The Summer of Run: Within the Deluge
I just finished the draft of my second essay for The Summer of Run: An Addict’s Journey. “Within the Deluge” tells the story of my very first moments at my very first campground, as the skies opened up and I was forced to pitch in some pretty terrible conditions. This is from Act 3 of that story.
I recognized this rocky beginning from the first days of my sobriety, which were spent in utter despair. I couldn’t eat. I couldn’t sleep. I was physically ill several times a day. Functioning in the way that most humans think about going about their day was a mystery to me; my days were spent hanging on the side of a cliff, white-knuckling as it’s called in Alcoholics Anonymous. Days would pass as I sat in a large, green chair facing a multi-tiered white wall in my apartment, longing for death until eventually there were small, brief moments when my mind would stop revving and I’d experience a moment of pure quiet. It was then I knew I could be sober.
I search for that same type of stillness now when the chaos of life invades my space; it’s my guidepost that let’s me know everything will work itself out. This is the great gift that recovering from addiction brings. It’s an earned knowledge about the universe: the life will work itself out in the manner it needs to work out. That’s a freedom that most experience on a daily basis, and yet they seem to fail to openly appreciate the great gift that brings The Humans.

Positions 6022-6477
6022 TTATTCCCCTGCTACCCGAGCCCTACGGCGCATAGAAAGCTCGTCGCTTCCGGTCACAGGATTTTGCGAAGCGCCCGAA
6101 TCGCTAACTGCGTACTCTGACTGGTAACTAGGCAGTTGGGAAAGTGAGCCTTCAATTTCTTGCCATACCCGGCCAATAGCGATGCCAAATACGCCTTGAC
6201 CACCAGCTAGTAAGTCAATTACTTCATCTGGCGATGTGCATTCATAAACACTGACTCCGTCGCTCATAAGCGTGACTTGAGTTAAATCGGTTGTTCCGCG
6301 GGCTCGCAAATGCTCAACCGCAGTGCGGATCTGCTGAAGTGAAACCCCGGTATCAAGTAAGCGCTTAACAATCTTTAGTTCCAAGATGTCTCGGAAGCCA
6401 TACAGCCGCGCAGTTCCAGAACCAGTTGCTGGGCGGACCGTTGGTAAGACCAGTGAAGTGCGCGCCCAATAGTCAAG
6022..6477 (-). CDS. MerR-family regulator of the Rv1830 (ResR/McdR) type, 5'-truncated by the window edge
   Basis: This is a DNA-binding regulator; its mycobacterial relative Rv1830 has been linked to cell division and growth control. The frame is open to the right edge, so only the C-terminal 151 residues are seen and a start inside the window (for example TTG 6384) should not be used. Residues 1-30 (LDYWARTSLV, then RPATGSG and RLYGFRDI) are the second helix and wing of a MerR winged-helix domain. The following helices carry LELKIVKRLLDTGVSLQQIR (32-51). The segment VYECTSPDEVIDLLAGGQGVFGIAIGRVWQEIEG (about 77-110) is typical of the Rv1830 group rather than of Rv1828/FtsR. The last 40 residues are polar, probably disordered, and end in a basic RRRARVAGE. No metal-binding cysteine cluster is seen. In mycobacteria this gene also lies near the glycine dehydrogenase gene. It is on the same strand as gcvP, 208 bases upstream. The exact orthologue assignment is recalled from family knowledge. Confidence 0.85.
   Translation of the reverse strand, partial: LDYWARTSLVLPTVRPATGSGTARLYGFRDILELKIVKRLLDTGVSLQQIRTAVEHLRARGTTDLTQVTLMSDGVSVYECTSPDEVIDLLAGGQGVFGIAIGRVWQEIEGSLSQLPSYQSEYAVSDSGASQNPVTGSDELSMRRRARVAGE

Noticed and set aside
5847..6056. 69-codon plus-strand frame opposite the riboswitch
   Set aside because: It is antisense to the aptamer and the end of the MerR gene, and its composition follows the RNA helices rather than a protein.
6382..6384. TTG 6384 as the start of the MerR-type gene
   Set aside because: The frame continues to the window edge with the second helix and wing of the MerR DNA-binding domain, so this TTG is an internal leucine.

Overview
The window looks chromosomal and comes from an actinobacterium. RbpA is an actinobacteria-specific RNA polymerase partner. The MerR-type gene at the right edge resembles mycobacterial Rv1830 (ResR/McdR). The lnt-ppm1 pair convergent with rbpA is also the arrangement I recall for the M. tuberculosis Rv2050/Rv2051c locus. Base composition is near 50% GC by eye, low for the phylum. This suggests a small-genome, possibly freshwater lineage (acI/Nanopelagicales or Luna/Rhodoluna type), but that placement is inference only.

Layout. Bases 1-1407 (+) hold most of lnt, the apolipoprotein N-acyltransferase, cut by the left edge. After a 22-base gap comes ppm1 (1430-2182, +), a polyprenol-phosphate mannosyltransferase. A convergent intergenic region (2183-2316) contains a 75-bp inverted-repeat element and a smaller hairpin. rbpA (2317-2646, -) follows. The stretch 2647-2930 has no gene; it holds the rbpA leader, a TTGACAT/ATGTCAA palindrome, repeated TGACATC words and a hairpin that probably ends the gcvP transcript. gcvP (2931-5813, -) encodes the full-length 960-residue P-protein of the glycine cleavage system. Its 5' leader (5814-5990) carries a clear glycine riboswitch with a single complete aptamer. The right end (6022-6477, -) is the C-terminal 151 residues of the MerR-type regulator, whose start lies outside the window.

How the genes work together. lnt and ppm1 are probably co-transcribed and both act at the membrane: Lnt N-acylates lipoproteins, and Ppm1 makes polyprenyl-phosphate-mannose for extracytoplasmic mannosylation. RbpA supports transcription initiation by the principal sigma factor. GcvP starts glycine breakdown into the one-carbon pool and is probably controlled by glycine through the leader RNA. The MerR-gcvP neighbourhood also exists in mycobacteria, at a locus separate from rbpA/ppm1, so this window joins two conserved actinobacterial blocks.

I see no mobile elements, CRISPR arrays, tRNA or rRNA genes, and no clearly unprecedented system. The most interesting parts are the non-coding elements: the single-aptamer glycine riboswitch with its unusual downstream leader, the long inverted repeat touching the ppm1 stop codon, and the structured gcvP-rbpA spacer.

When I drank, I had an obsessive, narcissistic, compulsive need to maintain the illusion of control in every element of my life. It’s much more than a sickness. It’s a black hole, pulling every emotion and action from the people within your sphere into a laser-like focused worldview where every action and reaction is filtered through the lens of the addict. Nothing happened, specifically or tangentially, that wasn’t sucked through the black hole first, controlled and swallowed before being spit back out with no pretense of concern for others.
Those days as I knew them were long gone, three years behind me. Each day, I’ve pulled farther from the black hole although addicts are never out of its pull. It’s a daily fight to remember the black hole is there, and visceral, concrete reminders help.